You often hear about a midlife crisis when a person’s behavior changes radically. But in some cases, what’s going on is not a midlife crisis, but instead a form of dementia. According to an article entitled "When Character Crumbles" in the November/December 2010 issue of Scientific American Mind, the early signs of frontotemporal dementia (FTD) have been incorrectly attributed to a midlife or marital crisis by family members and some doctors. It turns out that FTD also is misdiagnosed as other conditions. “Of the frontotemporal patients who come to U.C.S.F (University of California, San Francisco’s Memory and Aging Center), roughly half are initially misdiagnosed, most commonly with Alzheimer’s, depression, bipolar disorder or, occasionally, schizophrenia,” Scientific American Mind writer Ingfei Chen noted.
So what is FTD (sometimes known as Pick’s disease)? “Frontotemporal dementia (frontotemporal lobar degeneration) is an umbrella term...
I am a 52 year old female with ulcerative colitis and have been in remission for a few years. Of late, I have been experiencing abdominal bloating, weight gain and some difficulty moving my bowels. I had a colonoscopy a few months ago and everything was normal. Any suggestions on what I can take or what might be causing my symptoms?
There are most definitely a few conditions that need to be considered. First off, if you have not had lab work in awhile, it should be done. Hypothyroidism can cause constipation and weight gain and must be ruled out. Additionally, hypercalcemia should be considered as well.
Your physician should take a look at all of your medications, as there are many that can cause constipation and bloating including calcium channel blockers, anti-depressants and diuretics. I would however recommend that you see your gynecologist to be screened for ovarian cancer. While your symptoms are non-specific, abdominal bloating, constipation and weight gain in w...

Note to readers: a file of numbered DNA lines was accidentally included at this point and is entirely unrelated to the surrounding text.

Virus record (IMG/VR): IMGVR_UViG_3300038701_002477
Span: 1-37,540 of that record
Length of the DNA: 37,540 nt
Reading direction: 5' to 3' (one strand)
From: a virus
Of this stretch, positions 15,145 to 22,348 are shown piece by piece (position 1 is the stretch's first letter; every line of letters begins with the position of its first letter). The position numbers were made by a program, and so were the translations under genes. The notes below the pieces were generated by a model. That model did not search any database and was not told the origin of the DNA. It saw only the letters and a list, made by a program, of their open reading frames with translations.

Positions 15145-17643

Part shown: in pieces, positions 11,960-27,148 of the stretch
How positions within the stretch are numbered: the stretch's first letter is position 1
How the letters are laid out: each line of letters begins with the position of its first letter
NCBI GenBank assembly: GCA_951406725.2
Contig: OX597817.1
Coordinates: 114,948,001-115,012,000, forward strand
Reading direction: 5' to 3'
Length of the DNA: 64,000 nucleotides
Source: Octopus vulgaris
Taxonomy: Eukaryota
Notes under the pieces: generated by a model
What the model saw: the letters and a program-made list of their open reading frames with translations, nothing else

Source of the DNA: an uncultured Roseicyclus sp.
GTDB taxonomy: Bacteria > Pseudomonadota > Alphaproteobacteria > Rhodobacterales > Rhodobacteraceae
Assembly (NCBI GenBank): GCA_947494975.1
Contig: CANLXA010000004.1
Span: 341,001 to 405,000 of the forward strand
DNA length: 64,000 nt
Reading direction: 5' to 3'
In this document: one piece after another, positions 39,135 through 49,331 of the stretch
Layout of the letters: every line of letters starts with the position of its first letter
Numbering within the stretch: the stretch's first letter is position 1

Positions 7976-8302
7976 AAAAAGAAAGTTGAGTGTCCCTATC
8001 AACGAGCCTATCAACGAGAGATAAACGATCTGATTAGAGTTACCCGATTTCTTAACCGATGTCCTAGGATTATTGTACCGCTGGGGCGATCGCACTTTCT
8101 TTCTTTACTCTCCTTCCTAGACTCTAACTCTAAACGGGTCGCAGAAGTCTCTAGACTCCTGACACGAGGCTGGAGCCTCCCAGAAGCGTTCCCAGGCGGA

Memory loss that disrupts everyday life is not a normal part of
aging. It is a symptom of dementia, a gradual and progressive
decline in memory, thinking and reasoning skills. The most common
form of dementia is Alzheimers disease, a disorder that
results in the loss of brain cells.
The Alzheimers Association, the world leader in Alzheimer
research and support, has developed a checklist of common symptoms
to help recognize the warning signs of Alzheimers
1. Memory loss.
Forgetting recently learned information is one of the most
common early signs of dementia. A person begins to forget more
often and is unable to recall the information later.
2. Difficulty performing familiar tasks.
People with dementia often find it hard to complete everyday
tasks that were once so familiar, they were nearly automatic.
Individuals may forget the steps to prepare a meal, use a household
appliance or participate in a lifelong hobby.
3. Problems with language.
People with Alzhe...
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